Thailand-based Lightnet, a Stellar blockchain-enabled platform, has reportedly secured $31.2 million in funding in order to further develop its international payments service in the Southeast Asia region.
The Bangkok-based company has finalized a Series A investment round that was led by established Asian financial conglomerates, including Singapore’s United Overseas Bank (UOB) and the South Korean Hanwha Investment & Securities.
The Stellar blockchain network has been designed to replace the existing legacy payment systems like SWIFT, which may not be as efficient at settling cross-border transfers. Lightnet aims to leverage the Stellar blockchain protocol, which is used to implement a leading decentralized DLT protocol for conducting transactions with Stellar Lumens (XLM). Lightnet’s developers aim to replace traditional payment system technologies and inter-bank messaging systems like SWIFT in Southeast Asia’s evolving financial sector.
Chatchaval Jiaravanon, chairman at Lightnet, noted that Lightnet has been developed to facilitate cost-effective international transactions and promote financial inclusion and greater mobility. Lightnet will cater to the “four billion lives across Asia Pacific.” The Fintech company aims to support the unbanked and underbanked Asian population.
According to its official website, Lightnet is a “frictionless settlement hub for the region to provide centralized real-time settlement.”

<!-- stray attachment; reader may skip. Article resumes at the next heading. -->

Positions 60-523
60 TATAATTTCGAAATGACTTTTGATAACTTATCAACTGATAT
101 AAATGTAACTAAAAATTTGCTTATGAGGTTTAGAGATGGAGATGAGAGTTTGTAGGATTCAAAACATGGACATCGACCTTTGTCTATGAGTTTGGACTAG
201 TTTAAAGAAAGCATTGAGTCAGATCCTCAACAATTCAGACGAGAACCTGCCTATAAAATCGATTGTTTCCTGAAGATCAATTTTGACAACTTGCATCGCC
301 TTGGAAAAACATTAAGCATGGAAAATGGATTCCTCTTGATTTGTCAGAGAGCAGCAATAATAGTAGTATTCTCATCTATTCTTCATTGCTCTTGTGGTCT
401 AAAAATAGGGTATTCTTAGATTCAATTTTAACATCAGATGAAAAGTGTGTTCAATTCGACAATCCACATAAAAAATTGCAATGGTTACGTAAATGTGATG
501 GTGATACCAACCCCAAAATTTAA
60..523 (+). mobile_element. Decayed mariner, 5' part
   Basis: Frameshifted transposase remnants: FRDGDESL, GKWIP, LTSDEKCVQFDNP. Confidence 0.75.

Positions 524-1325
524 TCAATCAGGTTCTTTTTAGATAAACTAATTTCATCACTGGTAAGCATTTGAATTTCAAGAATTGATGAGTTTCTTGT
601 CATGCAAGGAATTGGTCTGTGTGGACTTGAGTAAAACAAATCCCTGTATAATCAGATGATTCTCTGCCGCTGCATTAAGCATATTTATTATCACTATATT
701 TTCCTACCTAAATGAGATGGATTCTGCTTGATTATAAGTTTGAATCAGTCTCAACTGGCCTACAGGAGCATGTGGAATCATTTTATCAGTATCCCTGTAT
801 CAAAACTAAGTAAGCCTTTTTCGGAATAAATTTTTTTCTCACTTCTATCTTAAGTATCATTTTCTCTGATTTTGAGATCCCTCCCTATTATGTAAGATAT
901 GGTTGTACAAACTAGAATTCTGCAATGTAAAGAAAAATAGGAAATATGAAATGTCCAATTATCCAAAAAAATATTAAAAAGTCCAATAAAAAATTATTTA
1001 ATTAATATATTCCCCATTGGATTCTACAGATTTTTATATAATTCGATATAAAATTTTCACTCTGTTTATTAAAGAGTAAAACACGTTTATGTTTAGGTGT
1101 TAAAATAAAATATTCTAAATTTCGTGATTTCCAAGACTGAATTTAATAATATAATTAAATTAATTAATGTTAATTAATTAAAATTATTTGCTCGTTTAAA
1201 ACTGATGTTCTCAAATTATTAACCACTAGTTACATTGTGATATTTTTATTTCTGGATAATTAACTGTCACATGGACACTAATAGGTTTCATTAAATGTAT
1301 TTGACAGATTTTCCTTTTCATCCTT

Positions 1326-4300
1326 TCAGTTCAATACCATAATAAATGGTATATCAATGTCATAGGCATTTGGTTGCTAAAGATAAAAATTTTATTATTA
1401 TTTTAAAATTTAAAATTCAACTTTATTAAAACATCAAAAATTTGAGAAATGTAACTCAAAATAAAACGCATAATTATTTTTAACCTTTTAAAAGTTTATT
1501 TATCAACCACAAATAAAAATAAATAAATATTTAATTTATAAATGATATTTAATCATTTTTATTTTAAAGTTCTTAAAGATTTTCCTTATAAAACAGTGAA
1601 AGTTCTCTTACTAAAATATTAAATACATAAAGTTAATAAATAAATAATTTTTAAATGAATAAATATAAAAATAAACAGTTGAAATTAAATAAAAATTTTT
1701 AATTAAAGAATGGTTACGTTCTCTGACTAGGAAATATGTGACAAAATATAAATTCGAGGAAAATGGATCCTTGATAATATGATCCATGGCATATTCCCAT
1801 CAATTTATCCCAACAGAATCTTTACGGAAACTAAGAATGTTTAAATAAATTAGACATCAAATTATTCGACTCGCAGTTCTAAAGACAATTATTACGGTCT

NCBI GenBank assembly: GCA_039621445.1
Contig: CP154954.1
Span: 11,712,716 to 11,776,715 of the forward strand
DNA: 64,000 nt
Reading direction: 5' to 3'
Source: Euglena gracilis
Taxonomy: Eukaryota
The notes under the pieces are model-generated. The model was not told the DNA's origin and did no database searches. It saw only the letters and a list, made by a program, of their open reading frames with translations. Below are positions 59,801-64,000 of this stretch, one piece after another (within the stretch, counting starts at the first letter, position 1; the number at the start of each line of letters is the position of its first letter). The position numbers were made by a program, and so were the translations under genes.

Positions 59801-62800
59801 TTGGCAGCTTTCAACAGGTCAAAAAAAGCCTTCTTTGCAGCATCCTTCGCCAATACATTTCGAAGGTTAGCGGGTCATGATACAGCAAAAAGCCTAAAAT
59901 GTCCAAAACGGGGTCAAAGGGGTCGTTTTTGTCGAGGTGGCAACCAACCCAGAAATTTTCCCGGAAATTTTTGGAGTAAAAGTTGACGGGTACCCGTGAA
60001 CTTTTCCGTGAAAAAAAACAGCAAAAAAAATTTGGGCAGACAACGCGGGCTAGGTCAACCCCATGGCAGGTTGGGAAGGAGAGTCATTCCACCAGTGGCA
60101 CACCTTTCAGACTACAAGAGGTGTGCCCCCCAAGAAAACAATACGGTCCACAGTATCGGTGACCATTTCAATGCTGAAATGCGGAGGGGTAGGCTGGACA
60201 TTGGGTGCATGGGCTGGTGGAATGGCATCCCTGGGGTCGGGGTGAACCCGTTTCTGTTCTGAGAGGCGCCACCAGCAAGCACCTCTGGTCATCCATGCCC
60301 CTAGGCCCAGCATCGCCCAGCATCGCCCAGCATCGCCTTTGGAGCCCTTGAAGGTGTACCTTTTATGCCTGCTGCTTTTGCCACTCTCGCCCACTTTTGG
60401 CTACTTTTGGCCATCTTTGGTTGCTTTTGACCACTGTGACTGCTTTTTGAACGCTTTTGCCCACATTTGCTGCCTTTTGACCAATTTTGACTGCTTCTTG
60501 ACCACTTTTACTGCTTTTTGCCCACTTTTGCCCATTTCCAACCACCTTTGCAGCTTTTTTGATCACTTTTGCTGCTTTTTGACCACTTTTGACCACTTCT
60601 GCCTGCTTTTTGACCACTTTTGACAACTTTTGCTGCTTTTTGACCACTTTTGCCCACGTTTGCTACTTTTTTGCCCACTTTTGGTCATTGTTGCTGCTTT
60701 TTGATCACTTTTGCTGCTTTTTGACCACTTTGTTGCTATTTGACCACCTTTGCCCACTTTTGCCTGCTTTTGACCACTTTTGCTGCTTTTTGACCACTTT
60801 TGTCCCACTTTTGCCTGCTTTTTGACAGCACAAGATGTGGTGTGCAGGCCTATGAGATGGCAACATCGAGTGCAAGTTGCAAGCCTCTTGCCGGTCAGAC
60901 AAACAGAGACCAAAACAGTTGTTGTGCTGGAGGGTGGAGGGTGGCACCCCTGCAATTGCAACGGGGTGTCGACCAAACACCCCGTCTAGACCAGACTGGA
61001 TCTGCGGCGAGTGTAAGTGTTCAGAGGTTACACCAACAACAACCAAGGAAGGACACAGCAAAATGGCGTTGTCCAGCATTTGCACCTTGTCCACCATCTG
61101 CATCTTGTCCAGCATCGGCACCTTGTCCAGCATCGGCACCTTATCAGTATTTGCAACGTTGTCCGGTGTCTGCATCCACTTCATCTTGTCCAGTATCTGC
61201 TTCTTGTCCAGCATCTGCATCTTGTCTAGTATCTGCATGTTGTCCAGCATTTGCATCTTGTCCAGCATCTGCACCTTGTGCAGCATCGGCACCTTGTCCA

Lightnet’s other backers reportedly include Japan’s Seven Bank, which runs all the 7-Eleven stores in Japan and also operates around 69,200 convenience stores worldwide. Hong Kong-headquartered HashKey Capital, a token fund firm, Singapore-based DLT-focused VC company Signum Capital and Hong Kong’s investment holding firm Uni-President Asset Holdings are also key investors. The latter owns around 9,000 Starbucks and 7-Eleven stores based in Taiwan, China and the Philippines.
Suvicha Sudchai, CEO at Lightnet, said that Lightnet’s main platform has been implemented, and the first transaction will take place during the first quarter of this year.
In addition to the nearly half a million potential cash agents across the Southeast Asian market, Lightnet intends to add several widely-used payment and remittance services such as US money transfer firm MoneyGram. Seven Bank, China’s mobile payment service Yeahka, and Thailand’s online payments firm Ksher might also join.
The firm is expecting to handle more than $50 billion worth of transfers each year via its global network by 2023, according to Tridbodi Arunanondchai, Lightnet’s vice chairman.